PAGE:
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Date of Award


Access Type

Campus Access

Document type


Degree Name

Doctor of Philosophy (PhD)

Degree Program

Wildlife and Fisheries Conservation

First Advisor

Todd K. Fuller

Second Advisor

Timothy O. Randhir

Third Advisor

Peter W. Houlihan

Subject Categories

Natural Resources and Conservation | Natural Resources Management and Policy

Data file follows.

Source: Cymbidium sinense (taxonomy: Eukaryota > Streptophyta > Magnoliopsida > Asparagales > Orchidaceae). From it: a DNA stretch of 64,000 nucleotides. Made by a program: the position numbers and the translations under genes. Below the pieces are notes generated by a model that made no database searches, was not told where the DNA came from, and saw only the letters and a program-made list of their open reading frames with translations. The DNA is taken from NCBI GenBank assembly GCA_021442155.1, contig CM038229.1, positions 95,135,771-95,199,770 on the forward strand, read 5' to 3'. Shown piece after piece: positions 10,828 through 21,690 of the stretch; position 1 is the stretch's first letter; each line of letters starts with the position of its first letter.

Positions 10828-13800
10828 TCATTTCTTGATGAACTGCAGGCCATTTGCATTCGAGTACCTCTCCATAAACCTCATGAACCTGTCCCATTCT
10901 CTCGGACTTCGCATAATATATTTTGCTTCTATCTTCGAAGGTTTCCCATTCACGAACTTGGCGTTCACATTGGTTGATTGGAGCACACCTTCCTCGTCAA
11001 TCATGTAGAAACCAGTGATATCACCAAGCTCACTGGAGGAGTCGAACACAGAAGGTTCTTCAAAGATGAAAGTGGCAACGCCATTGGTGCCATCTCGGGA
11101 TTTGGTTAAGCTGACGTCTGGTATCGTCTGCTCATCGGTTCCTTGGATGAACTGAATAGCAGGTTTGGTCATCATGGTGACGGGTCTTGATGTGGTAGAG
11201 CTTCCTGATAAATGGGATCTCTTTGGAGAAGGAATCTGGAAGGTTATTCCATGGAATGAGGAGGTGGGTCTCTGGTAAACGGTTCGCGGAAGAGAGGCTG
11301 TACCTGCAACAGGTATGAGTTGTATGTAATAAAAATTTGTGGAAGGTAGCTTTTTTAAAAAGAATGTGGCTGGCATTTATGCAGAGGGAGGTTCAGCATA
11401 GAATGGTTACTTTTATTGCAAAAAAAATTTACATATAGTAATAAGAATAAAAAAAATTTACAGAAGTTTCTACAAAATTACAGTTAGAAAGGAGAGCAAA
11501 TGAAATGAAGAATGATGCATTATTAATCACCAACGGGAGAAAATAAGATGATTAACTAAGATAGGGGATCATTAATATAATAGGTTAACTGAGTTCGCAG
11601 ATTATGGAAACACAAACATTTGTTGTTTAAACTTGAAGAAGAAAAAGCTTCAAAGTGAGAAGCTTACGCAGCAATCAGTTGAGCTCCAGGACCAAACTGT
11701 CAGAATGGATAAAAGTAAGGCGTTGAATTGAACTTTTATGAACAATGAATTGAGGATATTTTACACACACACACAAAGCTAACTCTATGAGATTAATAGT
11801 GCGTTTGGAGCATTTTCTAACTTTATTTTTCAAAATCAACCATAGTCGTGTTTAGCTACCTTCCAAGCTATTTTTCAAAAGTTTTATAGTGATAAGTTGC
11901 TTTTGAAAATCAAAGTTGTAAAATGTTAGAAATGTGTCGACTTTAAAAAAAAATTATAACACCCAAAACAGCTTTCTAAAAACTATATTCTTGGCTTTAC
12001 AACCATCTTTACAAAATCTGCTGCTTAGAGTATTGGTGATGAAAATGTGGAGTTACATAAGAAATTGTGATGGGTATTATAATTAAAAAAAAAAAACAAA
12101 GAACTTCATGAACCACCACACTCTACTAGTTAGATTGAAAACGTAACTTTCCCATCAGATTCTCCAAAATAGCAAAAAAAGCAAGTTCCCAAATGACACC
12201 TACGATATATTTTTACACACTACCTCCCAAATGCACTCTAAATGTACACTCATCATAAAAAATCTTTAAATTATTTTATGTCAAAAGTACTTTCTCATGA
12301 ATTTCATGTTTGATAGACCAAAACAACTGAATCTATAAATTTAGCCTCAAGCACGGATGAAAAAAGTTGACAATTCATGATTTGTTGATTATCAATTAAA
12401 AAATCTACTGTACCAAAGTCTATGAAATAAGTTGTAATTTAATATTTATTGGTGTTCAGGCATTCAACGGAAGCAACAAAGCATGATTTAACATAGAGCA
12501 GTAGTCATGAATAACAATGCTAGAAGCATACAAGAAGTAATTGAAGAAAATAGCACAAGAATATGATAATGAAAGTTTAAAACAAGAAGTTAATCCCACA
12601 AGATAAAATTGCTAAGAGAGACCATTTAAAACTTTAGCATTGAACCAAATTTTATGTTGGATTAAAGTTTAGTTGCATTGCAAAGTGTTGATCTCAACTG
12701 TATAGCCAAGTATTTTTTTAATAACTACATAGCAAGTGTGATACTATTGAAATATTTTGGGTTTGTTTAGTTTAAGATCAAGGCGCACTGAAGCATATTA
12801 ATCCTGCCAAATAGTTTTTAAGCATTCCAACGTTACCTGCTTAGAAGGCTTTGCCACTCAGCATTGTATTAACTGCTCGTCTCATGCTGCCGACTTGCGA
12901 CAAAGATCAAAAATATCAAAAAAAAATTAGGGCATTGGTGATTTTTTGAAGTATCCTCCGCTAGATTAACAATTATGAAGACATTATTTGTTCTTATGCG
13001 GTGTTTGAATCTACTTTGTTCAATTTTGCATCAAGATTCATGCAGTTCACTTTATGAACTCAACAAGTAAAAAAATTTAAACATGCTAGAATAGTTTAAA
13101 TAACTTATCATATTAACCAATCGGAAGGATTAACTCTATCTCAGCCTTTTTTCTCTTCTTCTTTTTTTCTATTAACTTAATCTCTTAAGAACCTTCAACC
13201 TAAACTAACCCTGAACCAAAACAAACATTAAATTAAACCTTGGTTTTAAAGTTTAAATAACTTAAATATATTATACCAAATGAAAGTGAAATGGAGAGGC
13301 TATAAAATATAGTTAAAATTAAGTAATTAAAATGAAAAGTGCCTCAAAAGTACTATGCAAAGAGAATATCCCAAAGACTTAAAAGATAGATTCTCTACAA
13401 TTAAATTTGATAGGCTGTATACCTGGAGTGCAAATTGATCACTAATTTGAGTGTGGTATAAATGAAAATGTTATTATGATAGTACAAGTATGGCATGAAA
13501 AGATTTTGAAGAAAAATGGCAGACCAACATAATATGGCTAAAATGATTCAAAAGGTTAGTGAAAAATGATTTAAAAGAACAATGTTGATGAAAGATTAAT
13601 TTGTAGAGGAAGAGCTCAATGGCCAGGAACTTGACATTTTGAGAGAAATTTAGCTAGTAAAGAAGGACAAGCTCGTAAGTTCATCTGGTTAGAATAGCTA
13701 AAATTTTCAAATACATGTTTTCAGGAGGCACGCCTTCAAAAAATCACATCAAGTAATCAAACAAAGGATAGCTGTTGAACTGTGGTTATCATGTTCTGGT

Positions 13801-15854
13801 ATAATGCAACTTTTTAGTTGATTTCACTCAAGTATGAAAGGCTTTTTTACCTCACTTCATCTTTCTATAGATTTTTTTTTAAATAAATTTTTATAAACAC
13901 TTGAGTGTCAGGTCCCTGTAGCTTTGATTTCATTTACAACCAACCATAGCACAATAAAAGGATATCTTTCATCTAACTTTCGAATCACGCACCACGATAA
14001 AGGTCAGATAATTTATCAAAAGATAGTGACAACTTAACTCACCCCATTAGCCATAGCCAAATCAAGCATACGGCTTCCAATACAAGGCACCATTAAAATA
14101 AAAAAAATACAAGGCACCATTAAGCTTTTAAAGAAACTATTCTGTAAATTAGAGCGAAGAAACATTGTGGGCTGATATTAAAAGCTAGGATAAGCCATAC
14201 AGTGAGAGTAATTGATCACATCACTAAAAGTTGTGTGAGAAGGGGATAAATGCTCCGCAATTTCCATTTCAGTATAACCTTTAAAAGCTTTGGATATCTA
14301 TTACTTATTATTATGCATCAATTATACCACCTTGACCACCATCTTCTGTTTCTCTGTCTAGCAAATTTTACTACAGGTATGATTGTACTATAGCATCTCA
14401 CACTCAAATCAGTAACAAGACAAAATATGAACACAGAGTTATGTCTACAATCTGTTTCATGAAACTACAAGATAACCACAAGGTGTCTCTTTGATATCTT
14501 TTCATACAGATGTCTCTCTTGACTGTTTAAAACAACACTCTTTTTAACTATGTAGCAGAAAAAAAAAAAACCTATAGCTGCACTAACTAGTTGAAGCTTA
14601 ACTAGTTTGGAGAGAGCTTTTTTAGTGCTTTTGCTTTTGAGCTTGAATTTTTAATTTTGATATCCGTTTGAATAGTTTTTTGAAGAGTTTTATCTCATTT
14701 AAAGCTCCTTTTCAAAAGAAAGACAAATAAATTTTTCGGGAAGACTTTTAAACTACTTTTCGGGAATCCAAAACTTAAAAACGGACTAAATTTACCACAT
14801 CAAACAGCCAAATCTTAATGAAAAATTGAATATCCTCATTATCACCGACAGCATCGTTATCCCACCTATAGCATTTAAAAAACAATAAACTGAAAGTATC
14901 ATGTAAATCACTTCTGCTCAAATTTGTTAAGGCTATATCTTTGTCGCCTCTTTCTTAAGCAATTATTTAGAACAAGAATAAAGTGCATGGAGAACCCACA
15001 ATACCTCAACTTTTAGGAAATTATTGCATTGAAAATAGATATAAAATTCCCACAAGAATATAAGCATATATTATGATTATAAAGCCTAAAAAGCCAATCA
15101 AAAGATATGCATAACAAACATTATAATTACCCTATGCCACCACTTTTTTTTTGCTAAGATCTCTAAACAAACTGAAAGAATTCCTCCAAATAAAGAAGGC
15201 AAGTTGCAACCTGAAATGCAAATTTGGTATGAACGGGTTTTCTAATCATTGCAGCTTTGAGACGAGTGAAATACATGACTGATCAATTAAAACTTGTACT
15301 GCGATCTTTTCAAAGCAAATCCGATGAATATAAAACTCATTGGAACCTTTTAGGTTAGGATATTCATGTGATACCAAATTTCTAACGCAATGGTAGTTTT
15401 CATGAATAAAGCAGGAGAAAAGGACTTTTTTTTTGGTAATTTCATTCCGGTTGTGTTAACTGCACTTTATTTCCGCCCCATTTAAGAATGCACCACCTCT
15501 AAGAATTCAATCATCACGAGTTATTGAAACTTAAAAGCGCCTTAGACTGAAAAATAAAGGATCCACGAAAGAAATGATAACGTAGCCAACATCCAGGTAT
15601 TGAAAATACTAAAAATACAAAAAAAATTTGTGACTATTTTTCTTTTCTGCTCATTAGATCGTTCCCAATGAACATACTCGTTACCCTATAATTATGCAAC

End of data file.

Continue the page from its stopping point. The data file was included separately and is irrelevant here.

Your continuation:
The Thung Yai Naresuan (East) Wildlife sanctuary (TYNE) is clarified as the Tiger Conservation Landscape of Global Priority and also a stronghold for other endangered and threaten species. Although, UNESCO designated this area, the cores of the Western Forest Complex (WEFCOM), as a Natural World Heritage Site in 1991, this wildlife has been threatened by habitat alteration, prey depletion, and direct killing. Yet, the information on impact of human activities and wildlife status that is needed to guild forest authorities to develop conservation strategies remains challenging. The goal of this dissertation was to increase understanding of tiger, other main predators, prey status, and also impact of human activities in the sanctuary. In the TYNE, the globally endangered species were observed including Asiatic Elephant (Elephas maximus), Tiger (Panthera tigris), Malayan Tapir (Tapirus indicus), Dhole (Cuon alpines), and Malayan Pangolin (Manis javanica). Spatially explicit capture-recapture approach estimated tiger density at 1.4-1.6 tigers/100 km2 and leopard density at 0.7-0.8 leopards/100 km2, which indicates that there might be 27±10 tigers (95% CL range from 11-46) and around 12±4 leopards (95% CL range from 8-19) roaming in the area around 1,596 km2 in TYNE. The large predators like tigers, leopards, and dholes co-occurred in the area with the combination of both spatial and temporal partitioning due to differences in predator and prey activity and low overlap in space use correlated to their prey preferences. Prey availability, human settlement areas, and human disturbance activities are the key limiting factors for their distribution and space-use. The habitat use of tiger and leopard demonstrated that the population distribution was limited in the central to the eastern part of the TYNE, while the local people occupied the west with high disturbance activities. The activities by local people in TYNE were varied and the impacts of the disturbance were complex. Slash and burn, livestock, tree cutting, and poaching appeared to be the major influence wildlife abundance and habitat around the settlement areas. The results of this study stress the need for the further conservation and management to maintain wildlife distribution and populations in the future. Better scientific understanding of wildlife biology, ecology, and social sciences would help to deal with the conservation and management issues facing the local communities and natural resources in Thung Yai Naresuan (East) Wildlife Sanctuary.